Visit to World's Largest Pig Plant

by 5m Editor
13 August 2008, at 9:02am

US - Smithfield's facility at Tar Heel is the world's largest pork processing plant and occupies one million square feet. It employs 5,000 people and produces an average of 8 million pounds of meat daily.

Having seen a small slaughterhouse operation, Andrea Weigl of News & Observer wanted to tour Smithfield Packing's plant south of Fayetteville.

She reports that Smithfield Packing Co. has a huge presence in North Carolina. Of the company's 14,000 US employees, 10,000 work at facilities in Tar Heel, Wilson, Kinston, Elon, Clayton and Clinton.

Last year, Smithfield announced it would phase out gestation crates at its farms by 2017. Smithfield's contract farmers will be expected to do the same.

The 2-by-7-foot crates confine sows during their four-month pregnancies. The sows can stand or lie down but not turn around. Animal activists hailed Smithfield's decision and hoped other companies would follow suit.

The pigs are unloaded from tractor-trailers into a series of concrete corrals that hold at most 15,000 pigs for an average of four hours. It is a sea of pink flesh.

One by one, the pigs are guided into one of four gas chambers where seven pigs are killed at once. Gassing causes less trauma for the animals and creates a better product; less muscle constriction means the meat is more tender, says Dennis Pittman, director of corporate communications.

The pigs' bodies are then hung by their feet onto overhead tracks in a sweltering part of the plant that smells of excrement and blood. Jugular veins are cut, and troughs on the floor collect the drainage. To remove hair, the carcasses are dipped in hot water, beaten by paddles inside a machine and enveloped in flames.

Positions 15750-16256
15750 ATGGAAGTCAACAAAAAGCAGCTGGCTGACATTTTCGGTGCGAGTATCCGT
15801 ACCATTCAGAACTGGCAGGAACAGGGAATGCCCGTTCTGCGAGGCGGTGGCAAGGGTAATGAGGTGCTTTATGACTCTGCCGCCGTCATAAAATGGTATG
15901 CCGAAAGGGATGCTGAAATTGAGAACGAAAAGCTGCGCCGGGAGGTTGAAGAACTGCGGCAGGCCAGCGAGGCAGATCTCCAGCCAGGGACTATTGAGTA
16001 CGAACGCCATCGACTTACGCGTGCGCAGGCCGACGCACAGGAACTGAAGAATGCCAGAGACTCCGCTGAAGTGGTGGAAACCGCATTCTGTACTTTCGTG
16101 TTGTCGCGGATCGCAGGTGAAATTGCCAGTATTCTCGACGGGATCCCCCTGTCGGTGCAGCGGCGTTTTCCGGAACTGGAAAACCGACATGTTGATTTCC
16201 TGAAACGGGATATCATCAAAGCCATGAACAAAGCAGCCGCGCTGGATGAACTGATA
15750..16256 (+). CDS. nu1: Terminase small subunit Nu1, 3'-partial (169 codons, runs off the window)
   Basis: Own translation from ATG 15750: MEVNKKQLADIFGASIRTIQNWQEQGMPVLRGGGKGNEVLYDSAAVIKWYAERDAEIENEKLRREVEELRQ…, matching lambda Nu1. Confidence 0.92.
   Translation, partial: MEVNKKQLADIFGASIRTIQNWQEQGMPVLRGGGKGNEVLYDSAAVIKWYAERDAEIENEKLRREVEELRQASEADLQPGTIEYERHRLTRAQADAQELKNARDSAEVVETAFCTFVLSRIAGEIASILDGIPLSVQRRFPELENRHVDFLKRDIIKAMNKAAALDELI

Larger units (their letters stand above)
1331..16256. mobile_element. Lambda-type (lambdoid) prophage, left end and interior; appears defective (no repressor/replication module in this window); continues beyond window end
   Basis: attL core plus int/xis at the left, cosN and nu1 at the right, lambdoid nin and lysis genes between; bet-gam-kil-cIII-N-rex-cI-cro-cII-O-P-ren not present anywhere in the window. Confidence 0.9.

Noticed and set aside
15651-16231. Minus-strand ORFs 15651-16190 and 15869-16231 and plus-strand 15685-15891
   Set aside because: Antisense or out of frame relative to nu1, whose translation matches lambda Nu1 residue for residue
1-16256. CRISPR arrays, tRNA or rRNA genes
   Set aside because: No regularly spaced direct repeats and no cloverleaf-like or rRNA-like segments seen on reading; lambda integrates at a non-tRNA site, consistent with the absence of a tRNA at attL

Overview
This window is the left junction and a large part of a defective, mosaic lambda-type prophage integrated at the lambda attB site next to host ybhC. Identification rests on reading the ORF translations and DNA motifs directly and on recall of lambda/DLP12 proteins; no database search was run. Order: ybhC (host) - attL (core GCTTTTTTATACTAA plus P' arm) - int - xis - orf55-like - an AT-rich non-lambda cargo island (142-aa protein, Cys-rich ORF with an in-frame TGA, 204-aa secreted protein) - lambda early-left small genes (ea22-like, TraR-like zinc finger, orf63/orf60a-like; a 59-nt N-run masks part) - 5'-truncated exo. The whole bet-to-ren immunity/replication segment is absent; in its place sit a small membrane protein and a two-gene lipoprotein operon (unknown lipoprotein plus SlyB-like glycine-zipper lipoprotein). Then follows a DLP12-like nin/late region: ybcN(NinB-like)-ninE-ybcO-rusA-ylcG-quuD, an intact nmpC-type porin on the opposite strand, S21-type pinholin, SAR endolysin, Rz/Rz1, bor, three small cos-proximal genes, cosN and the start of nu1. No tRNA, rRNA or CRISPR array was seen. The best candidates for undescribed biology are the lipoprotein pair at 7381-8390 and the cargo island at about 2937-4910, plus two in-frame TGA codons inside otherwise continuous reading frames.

From there the pig carcasses proceed along a massive disassembly line: to the head room, the casing room, the chitterlings room, the marination room.

From a viewing area inside one large processing room, you stand above a maze of conveyor belts along which workers wield knives. A line of pig mid-sections rolls by. The loins veer off down one line, ribs are cut out by another line of workers, bacon and skin veer off to their own conveyor belts.

Cardboard boxes about the size of small jacuzzis are everywhere, being filled with up to 2,000 pounds of meat.

All the workers are encased in plastic smocks that come down to their knees. They wear safety helmets, a hair net that covers part of their face, ear muffs and latex gloves.

No human hands touch the meat. Those wielding knives wear belly guards and steel mesh gloves to protect themselves.

The rooms are filled with the rattle and hum of the conveyor belts and the intermittent beeps of the many forklifts moving those jacuzzi-sized boxes of meat.

On this day, hams were headed to Europe, hot dog casings to Korea, bacon to Wilson to be smoked and cured.

Every part of the animal is used: the blood is sold to cosmetics companies; the pancreas and pituitary glands are sold for medical uses; and the parts of the pig not for human consumption become dog food.

Finding other uses for all parts of the pig lowers the price of bacon and hams, Mr Pittman says.

"We're able to offer a quality product at a reasonable price," he says. "If it were not for agribusiness, as I like to call it, they would not be able to do that," concluding the News & Observer report.

5m Editor